British oil giant BP has ditched plans to drill exploration wells in the Great Australian Bight despite resources already spent on the project. Greenpeace welcomed the decision as a victory for environmentalists.
BP announced Tuesday it dropped its plans to drill in the Great Australian Bight. The company had aimed for four deep exploration wells in the waters off the South Australian coast to see whether commercial quantities of oil or natural gas were present.
But it was a controversial plan with the huge bight a haven for whales, seals, dolphins and penguins.
The energy giant's managing director for exploration and production in Australia, Claire Fitzpatrick, said the decision not to proceed followed a review of BP's upstream strategy earlier this year.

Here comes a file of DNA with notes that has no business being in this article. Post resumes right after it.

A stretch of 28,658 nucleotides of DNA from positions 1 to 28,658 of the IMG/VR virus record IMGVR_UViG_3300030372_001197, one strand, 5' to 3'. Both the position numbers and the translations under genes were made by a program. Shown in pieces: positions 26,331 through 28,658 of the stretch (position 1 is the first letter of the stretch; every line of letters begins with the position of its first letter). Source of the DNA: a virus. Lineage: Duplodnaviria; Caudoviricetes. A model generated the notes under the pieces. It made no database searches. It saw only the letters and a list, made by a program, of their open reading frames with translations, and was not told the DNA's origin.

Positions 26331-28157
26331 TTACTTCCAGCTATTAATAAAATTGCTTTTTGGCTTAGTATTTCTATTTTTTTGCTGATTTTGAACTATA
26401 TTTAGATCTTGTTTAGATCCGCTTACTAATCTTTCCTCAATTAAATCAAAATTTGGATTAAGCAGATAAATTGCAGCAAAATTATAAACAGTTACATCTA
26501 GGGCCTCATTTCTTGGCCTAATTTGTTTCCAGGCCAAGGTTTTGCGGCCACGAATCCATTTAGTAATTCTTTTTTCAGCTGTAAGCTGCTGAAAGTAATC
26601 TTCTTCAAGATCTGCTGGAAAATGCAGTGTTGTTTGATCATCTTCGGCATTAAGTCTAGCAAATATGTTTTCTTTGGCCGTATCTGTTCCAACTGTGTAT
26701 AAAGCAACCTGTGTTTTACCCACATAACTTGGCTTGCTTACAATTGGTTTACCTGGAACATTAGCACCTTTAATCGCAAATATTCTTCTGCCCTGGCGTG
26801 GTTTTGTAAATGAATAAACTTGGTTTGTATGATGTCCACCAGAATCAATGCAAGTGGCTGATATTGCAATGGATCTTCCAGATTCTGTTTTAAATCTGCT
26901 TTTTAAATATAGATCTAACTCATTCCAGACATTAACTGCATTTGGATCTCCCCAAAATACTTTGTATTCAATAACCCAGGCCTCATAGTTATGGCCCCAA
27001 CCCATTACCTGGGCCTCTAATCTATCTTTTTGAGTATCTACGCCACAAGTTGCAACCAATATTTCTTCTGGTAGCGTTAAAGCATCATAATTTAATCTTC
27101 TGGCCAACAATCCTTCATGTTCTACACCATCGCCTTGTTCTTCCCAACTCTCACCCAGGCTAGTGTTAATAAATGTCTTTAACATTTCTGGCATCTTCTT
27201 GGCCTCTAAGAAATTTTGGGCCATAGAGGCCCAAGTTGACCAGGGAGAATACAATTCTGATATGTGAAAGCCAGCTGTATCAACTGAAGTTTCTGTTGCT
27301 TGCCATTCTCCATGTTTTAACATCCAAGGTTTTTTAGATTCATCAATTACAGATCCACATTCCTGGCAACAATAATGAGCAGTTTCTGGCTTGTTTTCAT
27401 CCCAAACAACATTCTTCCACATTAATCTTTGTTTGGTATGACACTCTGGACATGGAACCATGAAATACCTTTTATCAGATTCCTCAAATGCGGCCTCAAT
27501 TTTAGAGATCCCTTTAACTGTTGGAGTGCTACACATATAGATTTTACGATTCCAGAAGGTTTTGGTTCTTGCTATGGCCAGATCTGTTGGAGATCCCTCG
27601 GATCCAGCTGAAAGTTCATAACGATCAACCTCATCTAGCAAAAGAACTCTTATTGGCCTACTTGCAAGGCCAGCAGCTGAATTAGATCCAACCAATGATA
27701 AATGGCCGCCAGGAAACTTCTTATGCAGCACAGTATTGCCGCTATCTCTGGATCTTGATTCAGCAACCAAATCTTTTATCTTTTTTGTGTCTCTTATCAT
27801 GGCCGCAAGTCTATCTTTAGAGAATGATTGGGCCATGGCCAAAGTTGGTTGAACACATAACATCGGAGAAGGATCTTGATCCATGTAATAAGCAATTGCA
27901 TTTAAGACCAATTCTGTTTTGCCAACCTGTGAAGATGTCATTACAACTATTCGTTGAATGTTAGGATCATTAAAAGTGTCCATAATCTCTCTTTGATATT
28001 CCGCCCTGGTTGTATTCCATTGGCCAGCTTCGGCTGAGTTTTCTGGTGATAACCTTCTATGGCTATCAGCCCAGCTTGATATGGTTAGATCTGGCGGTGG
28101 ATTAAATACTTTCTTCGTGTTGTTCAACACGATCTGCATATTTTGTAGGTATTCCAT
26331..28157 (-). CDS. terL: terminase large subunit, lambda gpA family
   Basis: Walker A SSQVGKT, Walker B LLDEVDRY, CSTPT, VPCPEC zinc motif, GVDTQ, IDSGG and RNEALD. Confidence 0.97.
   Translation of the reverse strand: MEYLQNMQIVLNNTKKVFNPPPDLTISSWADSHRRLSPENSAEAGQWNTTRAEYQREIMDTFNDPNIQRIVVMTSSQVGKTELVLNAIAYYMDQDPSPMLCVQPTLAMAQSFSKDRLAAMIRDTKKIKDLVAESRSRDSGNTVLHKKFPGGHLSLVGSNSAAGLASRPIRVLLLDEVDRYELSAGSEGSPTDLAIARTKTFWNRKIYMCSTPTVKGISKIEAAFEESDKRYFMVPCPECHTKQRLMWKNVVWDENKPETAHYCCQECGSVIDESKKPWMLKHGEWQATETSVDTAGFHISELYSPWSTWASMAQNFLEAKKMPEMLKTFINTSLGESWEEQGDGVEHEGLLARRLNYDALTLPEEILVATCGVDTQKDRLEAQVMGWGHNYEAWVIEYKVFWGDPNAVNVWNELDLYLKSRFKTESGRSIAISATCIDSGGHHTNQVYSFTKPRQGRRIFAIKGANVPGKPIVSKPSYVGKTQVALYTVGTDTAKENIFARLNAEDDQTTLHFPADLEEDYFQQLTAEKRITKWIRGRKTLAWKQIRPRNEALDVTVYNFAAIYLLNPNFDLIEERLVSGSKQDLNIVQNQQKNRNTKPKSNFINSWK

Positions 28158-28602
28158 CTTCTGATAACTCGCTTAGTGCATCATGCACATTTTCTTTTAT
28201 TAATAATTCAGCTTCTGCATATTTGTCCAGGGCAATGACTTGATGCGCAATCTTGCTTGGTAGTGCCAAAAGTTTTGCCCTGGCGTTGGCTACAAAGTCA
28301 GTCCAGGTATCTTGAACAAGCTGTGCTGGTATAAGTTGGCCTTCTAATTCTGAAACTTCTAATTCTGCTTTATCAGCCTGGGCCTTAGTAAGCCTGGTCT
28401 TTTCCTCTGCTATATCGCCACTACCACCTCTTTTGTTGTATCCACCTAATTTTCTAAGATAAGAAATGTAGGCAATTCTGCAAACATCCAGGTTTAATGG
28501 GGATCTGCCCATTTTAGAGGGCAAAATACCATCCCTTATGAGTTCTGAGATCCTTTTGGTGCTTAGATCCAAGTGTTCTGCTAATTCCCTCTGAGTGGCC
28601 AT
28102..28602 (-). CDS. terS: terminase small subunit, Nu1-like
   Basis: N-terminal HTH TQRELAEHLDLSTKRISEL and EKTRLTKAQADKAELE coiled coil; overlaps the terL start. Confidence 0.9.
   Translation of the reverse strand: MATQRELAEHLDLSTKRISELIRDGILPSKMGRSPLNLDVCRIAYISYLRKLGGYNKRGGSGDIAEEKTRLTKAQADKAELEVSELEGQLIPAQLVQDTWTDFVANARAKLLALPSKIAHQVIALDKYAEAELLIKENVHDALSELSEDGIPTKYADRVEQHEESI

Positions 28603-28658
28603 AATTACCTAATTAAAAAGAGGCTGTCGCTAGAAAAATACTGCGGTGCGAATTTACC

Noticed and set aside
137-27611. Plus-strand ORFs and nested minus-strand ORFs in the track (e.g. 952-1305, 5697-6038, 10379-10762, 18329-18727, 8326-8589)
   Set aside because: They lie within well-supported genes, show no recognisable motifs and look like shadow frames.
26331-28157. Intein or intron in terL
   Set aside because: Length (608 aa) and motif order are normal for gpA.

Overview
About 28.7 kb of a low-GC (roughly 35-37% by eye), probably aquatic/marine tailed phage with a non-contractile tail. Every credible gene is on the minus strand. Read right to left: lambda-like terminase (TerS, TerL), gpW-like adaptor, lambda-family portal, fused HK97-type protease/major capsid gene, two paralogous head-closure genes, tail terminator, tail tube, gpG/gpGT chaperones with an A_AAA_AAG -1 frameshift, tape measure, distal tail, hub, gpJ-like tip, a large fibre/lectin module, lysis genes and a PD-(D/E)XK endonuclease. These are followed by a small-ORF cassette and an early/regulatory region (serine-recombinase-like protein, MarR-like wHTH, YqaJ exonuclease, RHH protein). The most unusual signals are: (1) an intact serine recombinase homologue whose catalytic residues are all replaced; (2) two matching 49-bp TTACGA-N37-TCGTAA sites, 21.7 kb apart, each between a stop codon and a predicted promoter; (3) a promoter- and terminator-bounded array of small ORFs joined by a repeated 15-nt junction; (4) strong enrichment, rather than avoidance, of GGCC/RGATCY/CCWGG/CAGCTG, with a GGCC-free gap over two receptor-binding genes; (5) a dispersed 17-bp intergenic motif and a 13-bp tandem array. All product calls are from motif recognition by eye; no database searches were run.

Local communities to benefit
"We have looked long and hard at our exploration plans for the Great Australian Bight, but in the current external environment we will only pursue frontier exploration opportunities, if they're competitive and aligned to our strategic goals," she said in a statement.
Greenpeace noted BP should never have considered drilling for oil in such a pristine wilderness in the first place, welcoming the firm's decision to abandon its original plans.
"This news will be especially welcomed by the local communities near the waters of the bight like the tourism operators, oyster farmers and fishers, who rely on it for their livelihoods," Greenpeace Australia oceans campaigner Nathaniel Pelle commented.
BP's application to drill had repeatedly hit hurdles at the National Offshore Petroleum Safety and Environmental Management Authority for failing to meet strict environmental criteria. But the company denied this impacted its decision.
hg/jd (dpa, AFP)